DIY Video overlay

I got myself a Garmin Virb Elite in the post Christmas sales, the plan was to use it while riding my bike and when snowboarding.

The camera will shoot in full 1080p HD and has a super wide angle lens to grab loads of what’s going on.

I finally managed to get out on my bike at the weekend and remembered to hook the camera up so it was hung under the handle bars. The raw video looks pretty good.

Having got some video I wanted to overlay some of the stats from my Garmin 810 cycling computer like location, speed, elevation, gradient and heart rate. Garmin provide some software called Virb Edit which will do all this, unfortunately it only runs on Windows or OSx. No problem I thought, I’ll just throw it in the same Windows 7 VM I use for Garmin Express, the app I use to upload my workouts. This was going well until I tried to view one of the videos I’d just imported and it complained about not having DirectX 10 support. This is the bit of Windows that handles all the multimedia stuff and for video tends to need access to a GPU to accelerate things. While it is possible to get things like this to work with a VM it is a lot of work and requires the machine your using to have 2 graphics cards1.

Since the standard software wasn’t going to work I thought I’d have a go at trying to build some scripts to do this with Linux. I decided to start with a simple map overlay. I’ve played with Google Map’s static maps API before so I ran up some simple NodeJS code to read a TCX file I generated from the FIT file created by the camera.

var tcx = require('tcx-js');
var http = require('https');
var fs = require('fs');

var parser = new tcx.Parser();
parser.parse_file("test.tcx");

var tail = [];


parser.activity.trackpoints.every(function(element, index, array){
	
	var filename = index + '.png';
	var url = "https://maps.googleapis.com/maps/api/staticmap?center=" + element.lat + "," + element.lng + "&zoom=16&size=300x300";
	if (index != 0) {
		url = url + '&path=color:0x0000ff80|weight:2|' + tail.join('|');
	}
	console.log(url);


	 (function(uri,fn){
	 	http.get(uri, function(res){
	 		//console.log("statusCode: ", res.statusCode);
 //  			//console.log("headers: ", res.headers);
	 		var data = '';
	 		res.setEncoding('binary');
	 		res.on('data', function (chunk){
	 			data += chunk;
	 		});

	 		res.on('end', function(){
	 			fs.writeFile(fn, data, 'binary', function(err) {
	 				if (err) {
	 					console.log(err);
	 				}
	 			});
	 		});
	 	});	
	 })(url, filename);


	tail.push(element.lat + "," + element.lng);
	if (tail.length >= 25) {
		tail.shift();
	}

	if (index != (array.length-1)) {
		var now = new Date(element.time);
		var then = new Date(array[index +1].time);

		var diff = Math.abs((then.getTime() - now.getTime() ) / 1000);
		//console.log('%d', diff);
		for (var i=0; i<diff; i++) {
			fs.appendFile('list.txt',filename + '\n',function(err){});
		}
	}

	return true;
	
});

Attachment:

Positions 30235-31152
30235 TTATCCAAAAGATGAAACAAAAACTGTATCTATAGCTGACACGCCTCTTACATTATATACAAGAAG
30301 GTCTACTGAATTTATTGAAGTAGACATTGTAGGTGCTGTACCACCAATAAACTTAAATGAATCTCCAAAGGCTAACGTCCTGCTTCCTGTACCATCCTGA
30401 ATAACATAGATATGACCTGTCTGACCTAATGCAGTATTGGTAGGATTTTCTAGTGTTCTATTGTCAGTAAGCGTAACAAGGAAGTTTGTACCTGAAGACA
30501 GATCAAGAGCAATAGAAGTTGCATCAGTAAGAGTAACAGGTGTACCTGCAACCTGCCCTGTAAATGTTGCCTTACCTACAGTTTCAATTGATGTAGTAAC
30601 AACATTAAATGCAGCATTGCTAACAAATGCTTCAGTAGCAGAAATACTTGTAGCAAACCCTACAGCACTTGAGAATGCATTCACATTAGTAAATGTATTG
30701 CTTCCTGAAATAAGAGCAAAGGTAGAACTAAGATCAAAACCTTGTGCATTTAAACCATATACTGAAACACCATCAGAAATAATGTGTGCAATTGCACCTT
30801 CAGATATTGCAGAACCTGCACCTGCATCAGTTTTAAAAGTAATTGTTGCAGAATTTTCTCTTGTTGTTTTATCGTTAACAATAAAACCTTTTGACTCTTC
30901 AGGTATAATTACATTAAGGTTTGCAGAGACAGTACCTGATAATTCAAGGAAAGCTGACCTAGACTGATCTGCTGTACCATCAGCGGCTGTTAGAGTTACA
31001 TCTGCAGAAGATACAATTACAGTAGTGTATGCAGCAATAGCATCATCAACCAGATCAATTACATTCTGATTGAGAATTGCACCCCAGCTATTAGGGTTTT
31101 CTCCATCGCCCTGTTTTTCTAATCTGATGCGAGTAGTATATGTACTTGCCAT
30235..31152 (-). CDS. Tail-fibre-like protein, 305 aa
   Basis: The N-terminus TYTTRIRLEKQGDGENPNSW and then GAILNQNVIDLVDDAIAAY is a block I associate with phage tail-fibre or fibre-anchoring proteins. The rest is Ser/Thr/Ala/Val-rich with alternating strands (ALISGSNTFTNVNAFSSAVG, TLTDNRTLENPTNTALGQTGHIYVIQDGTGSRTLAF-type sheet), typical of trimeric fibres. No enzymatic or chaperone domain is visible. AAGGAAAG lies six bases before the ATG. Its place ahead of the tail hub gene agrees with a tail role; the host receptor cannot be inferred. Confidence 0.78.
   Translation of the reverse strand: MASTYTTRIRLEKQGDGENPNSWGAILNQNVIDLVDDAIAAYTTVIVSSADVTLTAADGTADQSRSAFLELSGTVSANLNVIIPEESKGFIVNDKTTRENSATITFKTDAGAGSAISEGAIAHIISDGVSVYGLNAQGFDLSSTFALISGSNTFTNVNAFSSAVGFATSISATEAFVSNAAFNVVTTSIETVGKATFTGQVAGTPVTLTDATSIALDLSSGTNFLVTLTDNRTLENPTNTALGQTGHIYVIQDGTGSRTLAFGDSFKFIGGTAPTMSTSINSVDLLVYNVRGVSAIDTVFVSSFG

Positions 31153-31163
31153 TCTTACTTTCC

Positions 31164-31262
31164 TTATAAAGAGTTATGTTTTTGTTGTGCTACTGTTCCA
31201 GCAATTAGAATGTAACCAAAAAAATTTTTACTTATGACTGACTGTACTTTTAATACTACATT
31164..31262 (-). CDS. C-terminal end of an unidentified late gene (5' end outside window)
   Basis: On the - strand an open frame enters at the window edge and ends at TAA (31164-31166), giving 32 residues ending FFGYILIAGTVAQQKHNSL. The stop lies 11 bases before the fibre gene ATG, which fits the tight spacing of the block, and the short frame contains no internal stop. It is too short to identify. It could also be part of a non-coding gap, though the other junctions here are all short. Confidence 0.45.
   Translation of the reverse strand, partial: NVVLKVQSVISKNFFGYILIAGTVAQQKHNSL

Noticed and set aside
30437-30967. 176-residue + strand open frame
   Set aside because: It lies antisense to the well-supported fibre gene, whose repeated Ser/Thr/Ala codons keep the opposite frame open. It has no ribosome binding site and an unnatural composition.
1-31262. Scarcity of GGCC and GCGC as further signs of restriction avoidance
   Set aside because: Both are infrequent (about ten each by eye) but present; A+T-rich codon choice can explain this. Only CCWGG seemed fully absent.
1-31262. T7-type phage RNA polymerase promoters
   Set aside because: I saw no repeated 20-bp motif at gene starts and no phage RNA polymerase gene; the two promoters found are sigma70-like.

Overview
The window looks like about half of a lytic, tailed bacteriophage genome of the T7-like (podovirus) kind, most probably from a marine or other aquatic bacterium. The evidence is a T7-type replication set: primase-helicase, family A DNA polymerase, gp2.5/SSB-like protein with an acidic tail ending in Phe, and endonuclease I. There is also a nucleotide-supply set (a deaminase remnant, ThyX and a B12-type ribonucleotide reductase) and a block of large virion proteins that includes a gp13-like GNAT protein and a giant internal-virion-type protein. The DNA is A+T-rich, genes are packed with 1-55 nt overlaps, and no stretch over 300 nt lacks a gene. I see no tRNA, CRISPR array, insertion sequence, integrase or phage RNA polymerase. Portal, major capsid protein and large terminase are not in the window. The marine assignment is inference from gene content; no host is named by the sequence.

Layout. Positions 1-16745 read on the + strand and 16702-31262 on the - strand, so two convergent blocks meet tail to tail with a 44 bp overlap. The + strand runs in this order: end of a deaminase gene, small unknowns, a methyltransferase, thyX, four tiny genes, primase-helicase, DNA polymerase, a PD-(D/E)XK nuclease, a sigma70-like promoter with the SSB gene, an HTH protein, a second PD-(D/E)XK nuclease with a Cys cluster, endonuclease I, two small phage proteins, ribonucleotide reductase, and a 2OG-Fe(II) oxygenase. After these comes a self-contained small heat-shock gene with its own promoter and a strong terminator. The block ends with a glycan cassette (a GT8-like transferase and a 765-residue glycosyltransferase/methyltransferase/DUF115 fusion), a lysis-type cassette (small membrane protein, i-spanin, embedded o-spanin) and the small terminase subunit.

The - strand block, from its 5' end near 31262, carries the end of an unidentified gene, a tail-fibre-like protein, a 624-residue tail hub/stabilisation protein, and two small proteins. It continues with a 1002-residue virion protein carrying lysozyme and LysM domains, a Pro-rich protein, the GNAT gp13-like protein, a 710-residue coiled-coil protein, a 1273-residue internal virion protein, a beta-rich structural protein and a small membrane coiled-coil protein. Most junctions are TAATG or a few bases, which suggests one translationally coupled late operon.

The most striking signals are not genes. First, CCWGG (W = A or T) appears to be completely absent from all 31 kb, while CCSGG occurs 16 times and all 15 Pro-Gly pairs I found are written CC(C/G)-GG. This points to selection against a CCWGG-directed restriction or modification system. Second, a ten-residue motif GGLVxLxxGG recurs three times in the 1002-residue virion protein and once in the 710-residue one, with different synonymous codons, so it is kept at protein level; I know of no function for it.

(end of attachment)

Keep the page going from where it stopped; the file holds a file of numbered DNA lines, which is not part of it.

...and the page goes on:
This worked pretty well until I hit Google’s rate limit so only got the first 100 map titles.

I used the ImageMagick scripts to build a composite image of the map tile on transparent background.

Create an empty 1920×1800 image with a transparent background

$ convert -size 1920x1080 xc:transparent background.png

Overlay the map title in the bottom right hand corner

$ composite -geometry 300x300+1520+700 1.png background.png scaled/1.png

The script also generates a file called list.txt which contains a list of the filenames and how many times to repeat them at 1 frame per second to match up with the orginal video. Using this list with mencoder to generate the video like this.

$ mencoder mf://@list.txt -mf w=1920:h=1080:fps=1:type=png -ovc copy -oac copy -o output.avi

Finally I used OpenShot to generate the composite video.

I’m going to have a look at using OpenStreetmap instead of Google Maps to avoid the rate limiting and also trying to generate some gauges for speed, cadence, altitude and heading.

1 The laptop I’m doing this on does actually have 2 graphics cards, but I’m using the better one to actually run the OS and it’s a royal pain to switch them round.

3 thoughts on “DIY Video overlay”

  1. I’ve done similar, except

    a) I’m on a motorcycle.

    b) I had to capture the data myself (no virb) with an app I wrote for my phone. HRM is a polar bluetooth one – Polar aren’t very developer friendly, but I found someone had re their protocol, which helped :)

    c) I got banned from OSM servers while testing (too much data)

    In the end I just built my own OSM map server that I run in a vm when I need to grab tiles. I post process everything which takes quite a bit of time. This is an example of my output:

    https://www.youtube.com/watch?v=VsWcdI328Gs

    (the video and the data were actually from 2 different days which while testing – that’s why the two aren’t precisely accurate).

    1. Nice, I have a OSM versions as well and used PhantomJS’s cache option to avoid pulling the same tiles over and over

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